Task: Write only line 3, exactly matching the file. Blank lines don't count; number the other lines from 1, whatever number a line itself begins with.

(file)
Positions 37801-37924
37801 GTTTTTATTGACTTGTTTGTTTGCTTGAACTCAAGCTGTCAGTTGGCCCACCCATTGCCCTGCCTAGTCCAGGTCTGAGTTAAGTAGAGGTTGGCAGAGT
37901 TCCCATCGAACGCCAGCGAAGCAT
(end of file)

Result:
37901 TCCCATCGAACGCCAGCGAAGCAT